Sunday, December 13, 2009

Not all USB 2.0 Y Cables are the same - DoubleQueue features quality engineering!

DoubleQueue USB 2.0 Y Cable at EverythingHerePlus.comThe DoubleQueue USB 2.0 Y Cable was created to the exacting standards of a major WWAN hardware manufacturer. This meant it couldn't be cheaply or poorly designed like many competing cables. The DoubleQueue USB 2.0 Y Cable had to pass rigorous testing of standards bodies like the USB-IF, FCC, and others before it was included in the OEM package for major wireless carriers. One of the keys to DoubleQueue USB 2.0 Y Cable's quality is the split for the power cables is located in the plug where there is the most shielding and the least amount of stresses from movement. Many USB 2.0 Y cables split mid-cable, which is why they aren't standards compliant. DoubleQueue's connectors meet or exceed the USB-IF exacting requirements, and its highest quality EMI shielding assures USB 2.0's maximum throughput of up to 480Mbps. This in turn, makes the DoubleQueue USB 2.0 Y Cable the best choice for a range of devices including 3G/4G WWAN devices like the Kyocera KPC680 or Option Wireless GT Max 3.6 Express, the MicroU2E family of adapters, and even hard drives and SSD devices requiring extra electrical current.

The DoubleQueue USB 2.0 Y Cable features two upstream male A connectors, one for data and power, one for power only, and provides a downstream female A connector. Designed for notebooks and computers that don't provide enough current at their USB 2.0 ports, DoubleQueue's ability to draw power from a second port allows power hungry devices like WWAN 3G modems and hard drives. Some computers provide as little as 300mA per port, which while within specification, is woefully inadequate for many USB 2.0 devices. The DoubleQueue USB 2.0 Y Cable's ability to provide up to 1000mA to 1200mA when used with 500mA ports, and up to 600mA when used with 300mA ports. Providing a female A receptacle allows DoubleQueue to accept USB 2.0 and 1.1 male A cable ends and devices like the MicroU2E-MV without any other adapters. The DoubleQueue USB 2.0 Y Cable can be used as a normal USB 2.0 extender cable simple by using the data and power portion of the cable only.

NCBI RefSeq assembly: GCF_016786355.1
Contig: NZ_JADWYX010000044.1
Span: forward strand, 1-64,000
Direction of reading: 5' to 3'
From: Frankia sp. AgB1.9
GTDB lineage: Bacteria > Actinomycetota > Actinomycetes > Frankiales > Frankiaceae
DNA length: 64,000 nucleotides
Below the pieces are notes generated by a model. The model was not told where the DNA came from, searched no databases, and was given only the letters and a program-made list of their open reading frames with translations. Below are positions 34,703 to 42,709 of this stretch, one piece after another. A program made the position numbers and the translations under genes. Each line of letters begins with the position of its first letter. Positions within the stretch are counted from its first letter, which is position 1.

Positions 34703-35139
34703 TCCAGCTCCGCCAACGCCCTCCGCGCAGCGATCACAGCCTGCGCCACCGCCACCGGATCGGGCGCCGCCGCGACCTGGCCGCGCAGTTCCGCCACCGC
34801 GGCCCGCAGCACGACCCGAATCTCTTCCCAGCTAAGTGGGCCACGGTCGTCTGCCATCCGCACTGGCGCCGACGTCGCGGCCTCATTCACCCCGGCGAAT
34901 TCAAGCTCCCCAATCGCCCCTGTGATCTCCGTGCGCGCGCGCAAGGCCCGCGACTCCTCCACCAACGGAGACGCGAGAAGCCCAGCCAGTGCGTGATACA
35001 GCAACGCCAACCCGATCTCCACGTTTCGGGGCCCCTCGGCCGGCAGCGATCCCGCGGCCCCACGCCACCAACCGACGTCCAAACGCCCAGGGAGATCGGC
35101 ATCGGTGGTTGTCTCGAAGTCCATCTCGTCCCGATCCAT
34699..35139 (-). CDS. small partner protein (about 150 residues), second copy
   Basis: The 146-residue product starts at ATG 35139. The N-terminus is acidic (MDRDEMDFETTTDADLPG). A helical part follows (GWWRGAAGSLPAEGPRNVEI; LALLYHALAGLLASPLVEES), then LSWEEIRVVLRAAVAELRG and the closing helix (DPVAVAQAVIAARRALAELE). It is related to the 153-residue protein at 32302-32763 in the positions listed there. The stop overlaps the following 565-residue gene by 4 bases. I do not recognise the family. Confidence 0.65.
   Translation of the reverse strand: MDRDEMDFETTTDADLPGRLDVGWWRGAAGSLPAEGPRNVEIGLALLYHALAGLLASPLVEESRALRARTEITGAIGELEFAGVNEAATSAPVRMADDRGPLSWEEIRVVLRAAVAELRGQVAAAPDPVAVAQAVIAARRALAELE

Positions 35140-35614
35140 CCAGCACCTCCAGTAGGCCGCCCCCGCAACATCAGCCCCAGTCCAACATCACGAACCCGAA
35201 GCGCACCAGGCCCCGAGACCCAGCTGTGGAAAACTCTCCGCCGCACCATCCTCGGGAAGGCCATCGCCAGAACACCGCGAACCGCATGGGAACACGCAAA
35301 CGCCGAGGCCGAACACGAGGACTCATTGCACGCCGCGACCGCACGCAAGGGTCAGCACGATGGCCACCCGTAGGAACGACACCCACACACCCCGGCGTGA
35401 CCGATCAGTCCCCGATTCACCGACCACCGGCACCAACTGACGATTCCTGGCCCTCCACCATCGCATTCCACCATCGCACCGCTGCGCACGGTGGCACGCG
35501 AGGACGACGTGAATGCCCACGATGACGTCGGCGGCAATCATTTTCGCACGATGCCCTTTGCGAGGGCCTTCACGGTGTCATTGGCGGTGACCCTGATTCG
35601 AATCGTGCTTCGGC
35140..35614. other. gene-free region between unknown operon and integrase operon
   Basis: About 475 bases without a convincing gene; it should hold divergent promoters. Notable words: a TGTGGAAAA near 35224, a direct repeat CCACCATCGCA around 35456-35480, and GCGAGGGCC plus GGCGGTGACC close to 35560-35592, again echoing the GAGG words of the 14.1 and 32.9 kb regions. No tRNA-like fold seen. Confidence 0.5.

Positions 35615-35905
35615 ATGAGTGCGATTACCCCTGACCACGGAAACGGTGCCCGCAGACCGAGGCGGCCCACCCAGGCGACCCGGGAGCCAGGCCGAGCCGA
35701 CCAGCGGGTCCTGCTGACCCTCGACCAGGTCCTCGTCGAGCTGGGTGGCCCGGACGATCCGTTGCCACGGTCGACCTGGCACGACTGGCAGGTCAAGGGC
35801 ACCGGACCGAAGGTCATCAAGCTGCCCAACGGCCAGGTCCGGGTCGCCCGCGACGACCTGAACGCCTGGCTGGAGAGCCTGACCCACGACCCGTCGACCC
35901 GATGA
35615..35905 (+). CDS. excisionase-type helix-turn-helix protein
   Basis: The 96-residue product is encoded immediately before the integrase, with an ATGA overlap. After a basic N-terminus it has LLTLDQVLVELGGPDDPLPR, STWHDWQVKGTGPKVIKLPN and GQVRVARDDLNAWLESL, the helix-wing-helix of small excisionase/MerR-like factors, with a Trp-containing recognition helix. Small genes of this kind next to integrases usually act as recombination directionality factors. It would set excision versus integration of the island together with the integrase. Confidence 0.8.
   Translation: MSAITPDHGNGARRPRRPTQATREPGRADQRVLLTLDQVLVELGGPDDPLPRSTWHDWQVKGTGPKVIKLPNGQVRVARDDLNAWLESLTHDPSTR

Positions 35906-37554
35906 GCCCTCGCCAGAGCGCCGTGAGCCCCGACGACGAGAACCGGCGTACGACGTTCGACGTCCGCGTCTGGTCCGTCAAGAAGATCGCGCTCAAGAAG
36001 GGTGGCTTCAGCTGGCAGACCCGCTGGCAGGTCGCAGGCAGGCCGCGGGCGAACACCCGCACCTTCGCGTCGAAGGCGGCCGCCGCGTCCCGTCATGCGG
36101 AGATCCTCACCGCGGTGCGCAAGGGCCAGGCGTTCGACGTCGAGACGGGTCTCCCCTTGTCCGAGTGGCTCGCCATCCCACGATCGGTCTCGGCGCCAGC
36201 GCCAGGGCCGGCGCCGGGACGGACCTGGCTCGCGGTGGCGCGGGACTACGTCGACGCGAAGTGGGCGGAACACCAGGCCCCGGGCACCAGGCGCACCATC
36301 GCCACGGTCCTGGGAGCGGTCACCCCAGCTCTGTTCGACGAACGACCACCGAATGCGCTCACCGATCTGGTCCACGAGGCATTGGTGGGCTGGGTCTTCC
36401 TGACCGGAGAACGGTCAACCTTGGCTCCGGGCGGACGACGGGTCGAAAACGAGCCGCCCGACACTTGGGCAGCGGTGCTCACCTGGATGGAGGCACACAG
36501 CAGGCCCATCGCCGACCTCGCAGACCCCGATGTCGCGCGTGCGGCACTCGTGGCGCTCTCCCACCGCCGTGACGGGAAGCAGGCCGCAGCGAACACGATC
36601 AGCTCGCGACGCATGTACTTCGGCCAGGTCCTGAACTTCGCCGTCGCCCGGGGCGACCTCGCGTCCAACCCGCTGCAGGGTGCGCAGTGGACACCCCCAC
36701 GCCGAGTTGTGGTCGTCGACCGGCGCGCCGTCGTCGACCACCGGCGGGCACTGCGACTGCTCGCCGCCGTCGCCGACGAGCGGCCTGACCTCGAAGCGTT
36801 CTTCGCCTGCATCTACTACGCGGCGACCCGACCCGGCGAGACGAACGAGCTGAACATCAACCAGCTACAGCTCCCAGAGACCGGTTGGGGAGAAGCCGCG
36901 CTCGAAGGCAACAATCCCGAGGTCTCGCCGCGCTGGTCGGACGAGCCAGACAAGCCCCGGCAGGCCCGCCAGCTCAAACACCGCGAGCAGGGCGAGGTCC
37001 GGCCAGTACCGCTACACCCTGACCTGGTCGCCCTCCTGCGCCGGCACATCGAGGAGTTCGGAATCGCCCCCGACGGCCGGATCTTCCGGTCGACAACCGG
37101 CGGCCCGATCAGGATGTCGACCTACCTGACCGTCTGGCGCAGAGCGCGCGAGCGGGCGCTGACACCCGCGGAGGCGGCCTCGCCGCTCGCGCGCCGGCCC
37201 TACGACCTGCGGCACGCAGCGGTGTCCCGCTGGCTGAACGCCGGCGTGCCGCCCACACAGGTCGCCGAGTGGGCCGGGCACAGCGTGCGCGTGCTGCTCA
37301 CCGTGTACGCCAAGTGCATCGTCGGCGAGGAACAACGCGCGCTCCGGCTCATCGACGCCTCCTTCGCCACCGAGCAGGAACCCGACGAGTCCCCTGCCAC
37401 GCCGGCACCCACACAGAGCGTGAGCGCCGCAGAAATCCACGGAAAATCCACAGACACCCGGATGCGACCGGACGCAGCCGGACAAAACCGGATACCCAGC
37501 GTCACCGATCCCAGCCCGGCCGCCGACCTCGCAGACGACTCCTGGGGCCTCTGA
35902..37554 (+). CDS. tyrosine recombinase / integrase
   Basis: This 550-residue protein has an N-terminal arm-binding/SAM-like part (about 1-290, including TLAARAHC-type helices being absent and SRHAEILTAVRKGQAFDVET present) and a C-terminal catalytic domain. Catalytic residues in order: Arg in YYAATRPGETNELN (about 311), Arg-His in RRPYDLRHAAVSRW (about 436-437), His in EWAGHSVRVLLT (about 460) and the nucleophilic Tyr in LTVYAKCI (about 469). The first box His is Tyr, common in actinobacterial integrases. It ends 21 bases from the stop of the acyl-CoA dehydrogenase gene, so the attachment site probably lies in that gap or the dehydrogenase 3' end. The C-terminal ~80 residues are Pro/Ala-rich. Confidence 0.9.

Available at for just $3.50 with inexpensive USPS Priority Mail shipping.

Friday, December 11, 2009

FireWire 4 to 6-pin Cable with Gold Plated Connectors, DV quality at big box prices

 FireWire 400 4 to 6pin Cable 1.8M/6F with Gold Plated Connectors at EverythingHerePlus.comBafo's Premium line of FireWire cables feature ultra high density, triple shielded, high intensity copper for the most stabilized impedance and the highest digital video signal transfer available. Like all the premium line, this FireWire 4 to 6pin Cable has 24K pure hardened gold plated contacts to maintain high bandwidth and maximum data signal integrity. Bafo Premium line quality and standards compliance rival those of far more expensive cables. This 6-pin to 4-pin FireWire 400 cable is perfect for use with DV Camcorders featuring mini-DV, iLINK, FireWire 400 connectors. 1.8M (6 foot) is the most frequently requested length. The FireWire 4 to 6pin Cable is made with lead-free, RoHS compliant, and environmentally safe materials for a better world.

Available at for just $5.00 with $5.00 USPS Priority Mail shipping.

Thursday, December 3, 2009

Using Text Configuration Files with NetInfo Manager

Using Text Configuration Files with NetInfo Manager

NetInfo Manager, like most NeXT style applications utilizing the columnar data presentation, is clumsy at best for entering information. Only the most stalwart advocate would be caught trying to use it to enter any lengthy lists of data. Fortunately Apple provides an alternative to those used to the elegant simplicity of text configuration files. Here we will populate NetInfo with a hosts listing from a standard BSD hosts file. This is a simple and very practical example.